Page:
On March 14, 2012, a group of 13 concerned residents came together at Second Congregational Church for a brainstorming meeting to discuss whether Berkshire County needed an NAACP branch. The consensus was that it did, and a reactivation committee was formed.
The new committee met the following month; Will Singleton and Dennis Powell, both of whom would become the first and second presidents, volunteered to co-chair the reactivation committee; Duane Booth volunteered to serve as treasurer.
Reactivation of a branch requires at least 50 members, and by late September that goal was reached. Juan Cofield, president of the New England Conference of the NAACP was notified, and we were on our way!
Election of new officers was held in December, with Mr. Singleton as president, and the Berkshire County branch of the NAACP was given new life.
Along with other branches nationwide, we operate as “One Nation Working Together, For Justice and Equality Everywhere.” True to that commitment, in the almost three years of our existence we have effectively brought about significant change in our community. Most of what has been accomplished has focused on the city of Pittsfield, where the minority population is highest among the Berkshire communities and diversity and poverty-related issues also high.
We challenged the unjust practices that created a lack of diversity in our schools of teachers and administrators who resemble the population that makes up our community. We were successful in getting a highly qualified teacher of color into Pittsfield Public Schools who was previously denied the position because she “lacked experience” even though she had proven herself more that capable of being able to do the job. Today she is considered an excellent teacher by students, parents, and her colleagues. Superintendent Jake McCandless is an invaluable ally in this effort, which is ongoing, thanks to his openness and determination to effect change in our schools.
We were instrumental in getting troubled children in a special program out of a facility on Second Street that was formerly a jail and into a proper educational atmosphere.
Our Legal Redress Committee has worked with and provided guidance to more than 14 individuals who were being unjustly treated by or because of the system.
We have provided financial assistance to college students of color to help ease the pressure of rising costs for textbooks and other expenses.
We have formed a partnership with Greylock Federal Credit Union to diversify the workforce at Greylock and provide an opportunity through education and training to our black youth. Beginning in 2015, Greylock became a major sponsor of the annual Gather-In and will do so as well in 2016.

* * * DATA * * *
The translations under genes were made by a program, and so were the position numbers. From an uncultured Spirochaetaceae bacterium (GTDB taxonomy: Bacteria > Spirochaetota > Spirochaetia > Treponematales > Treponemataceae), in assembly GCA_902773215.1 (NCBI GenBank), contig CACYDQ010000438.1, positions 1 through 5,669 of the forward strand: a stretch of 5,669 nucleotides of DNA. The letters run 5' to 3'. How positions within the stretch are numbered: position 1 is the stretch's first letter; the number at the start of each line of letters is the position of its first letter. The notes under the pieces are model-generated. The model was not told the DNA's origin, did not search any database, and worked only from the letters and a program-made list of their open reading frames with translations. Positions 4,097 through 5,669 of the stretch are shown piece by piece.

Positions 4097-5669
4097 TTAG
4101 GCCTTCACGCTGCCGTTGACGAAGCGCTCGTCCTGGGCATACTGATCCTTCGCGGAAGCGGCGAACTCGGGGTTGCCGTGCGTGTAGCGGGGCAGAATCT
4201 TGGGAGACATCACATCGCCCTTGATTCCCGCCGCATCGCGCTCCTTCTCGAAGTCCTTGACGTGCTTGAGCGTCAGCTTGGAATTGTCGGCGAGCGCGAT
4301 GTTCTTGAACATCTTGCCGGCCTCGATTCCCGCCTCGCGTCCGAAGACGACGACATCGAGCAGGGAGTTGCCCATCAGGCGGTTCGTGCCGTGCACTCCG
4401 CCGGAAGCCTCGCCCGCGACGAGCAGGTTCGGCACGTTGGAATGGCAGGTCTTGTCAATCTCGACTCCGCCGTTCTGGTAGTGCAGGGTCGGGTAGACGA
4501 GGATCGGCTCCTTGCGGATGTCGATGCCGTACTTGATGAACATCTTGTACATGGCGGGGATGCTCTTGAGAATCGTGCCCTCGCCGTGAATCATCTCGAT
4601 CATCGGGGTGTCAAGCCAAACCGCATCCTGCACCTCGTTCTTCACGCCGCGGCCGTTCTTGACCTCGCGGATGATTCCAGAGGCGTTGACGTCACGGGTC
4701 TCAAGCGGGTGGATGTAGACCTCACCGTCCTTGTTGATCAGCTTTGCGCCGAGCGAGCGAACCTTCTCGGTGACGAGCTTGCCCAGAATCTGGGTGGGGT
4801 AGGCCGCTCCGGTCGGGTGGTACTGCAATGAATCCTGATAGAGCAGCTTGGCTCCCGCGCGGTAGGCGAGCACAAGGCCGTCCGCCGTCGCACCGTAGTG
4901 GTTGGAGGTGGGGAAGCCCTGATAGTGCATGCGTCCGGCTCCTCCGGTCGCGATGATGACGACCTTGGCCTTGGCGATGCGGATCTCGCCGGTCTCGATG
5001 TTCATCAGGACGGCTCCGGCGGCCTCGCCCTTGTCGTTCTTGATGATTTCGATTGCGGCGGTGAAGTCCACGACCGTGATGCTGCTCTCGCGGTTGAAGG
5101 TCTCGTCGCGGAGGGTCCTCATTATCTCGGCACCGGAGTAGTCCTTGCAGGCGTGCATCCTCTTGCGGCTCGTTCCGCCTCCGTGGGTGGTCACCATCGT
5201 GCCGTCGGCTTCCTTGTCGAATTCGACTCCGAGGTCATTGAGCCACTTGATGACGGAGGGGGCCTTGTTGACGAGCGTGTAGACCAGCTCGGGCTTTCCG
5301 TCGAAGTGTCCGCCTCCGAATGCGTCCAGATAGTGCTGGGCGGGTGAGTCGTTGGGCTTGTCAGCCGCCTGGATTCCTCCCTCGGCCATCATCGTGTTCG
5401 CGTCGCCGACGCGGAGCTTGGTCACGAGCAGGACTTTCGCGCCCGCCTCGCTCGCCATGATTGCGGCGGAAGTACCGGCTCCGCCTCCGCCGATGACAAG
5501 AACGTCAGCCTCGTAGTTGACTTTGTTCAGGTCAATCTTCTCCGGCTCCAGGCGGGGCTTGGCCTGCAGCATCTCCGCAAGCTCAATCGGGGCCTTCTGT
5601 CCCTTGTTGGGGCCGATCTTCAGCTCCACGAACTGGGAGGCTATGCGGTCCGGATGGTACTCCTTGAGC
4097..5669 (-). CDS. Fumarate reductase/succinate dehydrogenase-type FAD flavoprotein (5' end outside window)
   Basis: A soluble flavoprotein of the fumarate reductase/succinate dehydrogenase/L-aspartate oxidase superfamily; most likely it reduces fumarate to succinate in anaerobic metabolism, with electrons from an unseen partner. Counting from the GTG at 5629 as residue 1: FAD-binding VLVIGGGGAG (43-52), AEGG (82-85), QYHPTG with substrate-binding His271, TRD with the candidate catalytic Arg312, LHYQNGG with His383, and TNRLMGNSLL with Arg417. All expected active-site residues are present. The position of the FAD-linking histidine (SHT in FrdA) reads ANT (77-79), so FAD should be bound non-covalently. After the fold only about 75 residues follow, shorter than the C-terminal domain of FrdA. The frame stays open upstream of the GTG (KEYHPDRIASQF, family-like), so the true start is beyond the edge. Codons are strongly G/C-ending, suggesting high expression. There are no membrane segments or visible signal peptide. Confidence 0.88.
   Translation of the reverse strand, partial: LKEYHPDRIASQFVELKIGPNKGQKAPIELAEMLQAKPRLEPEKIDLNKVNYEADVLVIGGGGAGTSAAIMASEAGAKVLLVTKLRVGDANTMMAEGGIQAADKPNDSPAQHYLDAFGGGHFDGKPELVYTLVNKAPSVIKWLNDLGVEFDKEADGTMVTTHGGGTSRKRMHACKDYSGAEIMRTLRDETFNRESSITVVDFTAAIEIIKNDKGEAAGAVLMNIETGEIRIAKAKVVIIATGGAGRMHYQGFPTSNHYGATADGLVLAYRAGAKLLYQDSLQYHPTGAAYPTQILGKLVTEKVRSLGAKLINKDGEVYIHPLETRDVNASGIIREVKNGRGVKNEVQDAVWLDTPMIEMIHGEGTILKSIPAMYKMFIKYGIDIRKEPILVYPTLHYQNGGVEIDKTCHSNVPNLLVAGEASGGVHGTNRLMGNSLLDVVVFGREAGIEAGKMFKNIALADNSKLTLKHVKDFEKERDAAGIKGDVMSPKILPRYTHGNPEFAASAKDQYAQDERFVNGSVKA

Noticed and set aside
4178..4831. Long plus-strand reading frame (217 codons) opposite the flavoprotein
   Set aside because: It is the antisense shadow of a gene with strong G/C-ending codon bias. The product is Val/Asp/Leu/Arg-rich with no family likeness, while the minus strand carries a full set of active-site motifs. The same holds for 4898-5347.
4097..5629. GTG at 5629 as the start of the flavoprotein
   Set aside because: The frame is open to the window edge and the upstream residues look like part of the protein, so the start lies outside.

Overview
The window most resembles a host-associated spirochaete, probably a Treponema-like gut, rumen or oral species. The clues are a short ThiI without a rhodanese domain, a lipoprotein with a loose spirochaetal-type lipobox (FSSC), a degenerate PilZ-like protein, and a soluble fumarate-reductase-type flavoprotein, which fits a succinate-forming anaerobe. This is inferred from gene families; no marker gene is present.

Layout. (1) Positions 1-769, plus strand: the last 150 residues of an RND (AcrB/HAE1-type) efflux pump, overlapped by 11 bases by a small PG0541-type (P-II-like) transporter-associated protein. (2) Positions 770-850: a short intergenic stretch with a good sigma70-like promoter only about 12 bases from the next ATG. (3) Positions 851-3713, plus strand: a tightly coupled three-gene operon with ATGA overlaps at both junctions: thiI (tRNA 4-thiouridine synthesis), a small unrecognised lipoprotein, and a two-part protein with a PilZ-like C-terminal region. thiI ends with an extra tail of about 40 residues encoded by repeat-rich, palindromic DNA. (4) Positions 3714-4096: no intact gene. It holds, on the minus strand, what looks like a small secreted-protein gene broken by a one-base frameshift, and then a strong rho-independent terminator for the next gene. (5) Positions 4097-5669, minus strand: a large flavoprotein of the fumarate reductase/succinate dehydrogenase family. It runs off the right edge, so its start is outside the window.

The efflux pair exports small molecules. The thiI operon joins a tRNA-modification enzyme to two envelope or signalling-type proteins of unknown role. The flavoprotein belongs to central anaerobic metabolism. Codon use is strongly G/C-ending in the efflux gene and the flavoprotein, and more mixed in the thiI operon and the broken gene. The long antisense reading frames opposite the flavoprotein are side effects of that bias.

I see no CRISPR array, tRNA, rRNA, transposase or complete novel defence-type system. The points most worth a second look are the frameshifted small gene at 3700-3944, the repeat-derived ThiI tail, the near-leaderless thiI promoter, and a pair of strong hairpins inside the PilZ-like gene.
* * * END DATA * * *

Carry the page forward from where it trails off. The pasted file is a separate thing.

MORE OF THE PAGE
In March 2014 we presented to the Pittsfield City Council a “Report Card on Race,” identifying goals and objectives: approval of an updated Affirmative Action plan by the city council that reflects the current needs of the community; fair and transparent hiring practices monitored by the Affirmative Action commission; full training and implementation plan throughout all city and school agencies; job description reviews to insure cultural competence; participation by the community of color on hiring committees; re-activate the human rights commission; address and change Pittsfield’s school-to-prison pipeline.
In January 2015, City Councilor Churchill Cotton and Mr. PowelI co- authored a petition to make the Affirmative Action Policy a city ordinance, giving the weight of law to it. Revision of the policy before submission to the City Council fell into the able hands of the Affirmative Action Advisory Committee, chaired by Mary McGinnis, and it was adopted by the City Council in September 2015. Helping Ms. McGinnis and her committee were Darrin Lee of the City Solicitor’s Office; Ethan Klepetar, legal adviser to the NAACP, and Judy Williamson and Lenny Kates, committee chairs of the NAACP.
In addition to these initiatives, the NAACP has been proactive in co-sponsoring a Forum on Race at which the main speaker was the federal attorney for Massachusetts, organizing a civil rights march protesting police killings of black men, providing scholarships for minority college students to assist with tuition and high textbook costs, supporting a children’s musical group, and financially supporting a county agency, Multicultural Bridge.